Google: Three Elephants Preparing to Fight Among Themselves

April 2, 2015

I love the Google. I found two unrelated articles interesting for one simple reason: Google is getting ready for its own version of Wrestlemania.

The first write up is “China Blasts Google Security Move as ‘Unacceptable’.” Most outfits doing business in China seek to avoid getting into an awkward position with the Chinese authorities. Anyone remember the mobile death vans? Well, check up on your allegedly accurate current history. According to the write up, Google is not recognizing certain Chinese certificates:

The Google posting was updated Wednesday to note that CNNIC’s certificates “will no longer be recognized in Google products” adding that the Chinese organization was “welcome… to reapply once suitable technical and procedural controls are in place”.  An anti-censorship group, – which has accused Beijing of attacking its services—said the original revelation was evidence that CNNIC had been “complicit” in so-called man-in-the-middle operations. Such attacks involve an unauthorized intermediary inserting themselves between computer users and their online destinations, usually undetected, allowing them to harvest data including passwords.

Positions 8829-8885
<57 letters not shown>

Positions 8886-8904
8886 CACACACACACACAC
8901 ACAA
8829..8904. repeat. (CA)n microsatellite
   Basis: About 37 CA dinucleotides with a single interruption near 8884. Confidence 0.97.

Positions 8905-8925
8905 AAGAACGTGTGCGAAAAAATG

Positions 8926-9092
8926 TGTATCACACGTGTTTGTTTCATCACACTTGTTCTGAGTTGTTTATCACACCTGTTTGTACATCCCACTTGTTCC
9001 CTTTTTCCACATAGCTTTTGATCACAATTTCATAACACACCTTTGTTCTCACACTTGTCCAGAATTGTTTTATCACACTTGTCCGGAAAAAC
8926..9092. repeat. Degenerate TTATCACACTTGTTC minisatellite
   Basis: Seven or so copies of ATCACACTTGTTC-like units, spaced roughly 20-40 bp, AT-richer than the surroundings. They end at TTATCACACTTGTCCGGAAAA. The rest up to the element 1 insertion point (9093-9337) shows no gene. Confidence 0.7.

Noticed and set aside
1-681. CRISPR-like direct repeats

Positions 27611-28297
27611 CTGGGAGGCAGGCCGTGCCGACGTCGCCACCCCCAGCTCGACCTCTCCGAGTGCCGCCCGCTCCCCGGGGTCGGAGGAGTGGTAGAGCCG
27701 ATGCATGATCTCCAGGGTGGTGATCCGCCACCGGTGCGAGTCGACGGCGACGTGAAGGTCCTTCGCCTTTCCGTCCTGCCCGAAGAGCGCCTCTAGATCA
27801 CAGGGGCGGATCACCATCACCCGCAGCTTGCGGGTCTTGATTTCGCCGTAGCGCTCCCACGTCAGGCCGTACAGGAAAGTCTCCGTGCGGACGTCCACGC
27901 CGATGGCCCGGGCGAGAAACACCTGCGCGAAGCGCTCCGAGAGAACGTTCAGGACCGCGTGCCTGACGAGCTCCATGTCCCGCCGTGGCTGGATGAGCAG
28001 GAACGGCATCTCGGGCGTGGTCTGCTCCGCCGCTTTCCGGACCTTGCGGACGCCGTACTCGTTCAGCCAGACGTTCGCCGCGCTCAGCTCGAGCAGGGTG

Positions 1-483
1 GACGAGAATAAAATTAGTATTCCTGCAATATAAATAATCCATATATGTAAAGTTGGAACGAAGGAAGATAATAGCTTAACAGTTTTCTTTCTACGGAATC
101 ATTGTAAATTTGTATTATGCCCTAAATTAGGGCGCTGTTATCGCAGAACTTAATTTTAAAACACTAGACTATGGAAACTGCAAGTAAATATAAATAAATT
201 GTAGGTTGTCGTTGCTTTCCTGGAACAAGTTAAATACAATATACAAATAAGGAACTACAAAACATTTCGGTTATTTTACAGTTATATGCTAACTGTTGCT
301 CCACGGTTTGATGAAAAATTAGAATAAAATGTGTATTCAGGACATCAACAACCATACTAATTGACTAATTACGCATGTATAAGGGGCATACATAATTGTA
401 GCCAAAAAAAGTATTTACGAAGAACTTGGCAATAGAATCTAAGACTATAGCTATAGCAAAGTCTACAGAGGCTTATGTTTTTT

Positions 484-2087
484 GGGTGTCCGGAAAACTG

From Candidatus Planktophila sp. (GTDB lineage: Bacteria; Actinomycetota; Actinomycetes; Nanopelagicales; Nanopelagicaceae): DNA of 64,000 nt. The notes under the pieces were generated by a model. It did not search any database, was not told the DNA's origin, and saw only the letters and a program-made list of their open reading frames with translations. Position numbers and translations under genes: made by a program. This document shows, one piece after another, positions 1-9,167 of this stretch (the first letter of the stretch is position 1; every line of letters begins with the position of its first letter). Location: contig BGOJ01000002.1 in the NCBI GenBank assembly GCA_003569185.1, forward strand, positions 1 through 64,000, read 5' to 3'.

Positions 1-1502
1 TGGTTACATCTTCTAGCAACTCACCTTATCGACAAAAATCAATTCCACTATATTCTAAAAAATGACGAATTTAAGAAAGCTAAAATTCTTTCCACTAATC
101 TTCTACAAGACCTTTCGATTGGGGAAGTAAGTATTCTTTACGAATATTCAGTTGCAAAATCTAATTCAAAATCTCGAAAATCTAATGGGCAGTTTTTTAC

For me, the point is that Google is lighting up the radar of the CNNIC just as the fly bys by Mr. Putin’s armed forces catch the attention of Russia’s neighbors.

The second write up is even more fascinating, if it is accurate. The article is “EU Lays Groundwork for Antitrust Charges Against Google.” You will either have to buy a newspaper and kill a small bush or tree or pay. Or you will have to pony up money for online access. If the link works, wow, you are lucky.

The passage I noted was:

The European Commission, the European Union’s top antitrust authority, has been asking companies that filed complaints against Google for permission to publish some information they previously submitted confidentially, according to several people familiar with the requests. Shopping, local and travel companies are among those that have been contacted, one of those people said.

Assume the “one of those people said” is delivering on the money information. The idea that there will be legal documents available for analysis is darned interesting. I have reviewed one or two court documents in my work career and some of them are chock full of useful information. Too bad that some documents, like those in the i2 vs Palantir matter disappear after the proceedings, but that’s life in the aeries of legal eagles.

The net net of this is that Google is not just jousting with the Xooglers at Facebook and the world’s smartest man at Amazon. The Google appears to be entering a two front war. One hopes those online advertising revenues continue to pump cash into the Google’s coffers. Two front wars can be costly for human, companies, and the victims of the proverb which asserts:

When elephants fight, only the grass gets trampled.

I am delighted I live in Harrod’s Creek. The mine drainage run off makes grass a scare item. So who will be the grass when Google tussles with China and the EC? I am interested in how a company battling nation states will move forward.

Stephen E Arnold, April 2, 2015


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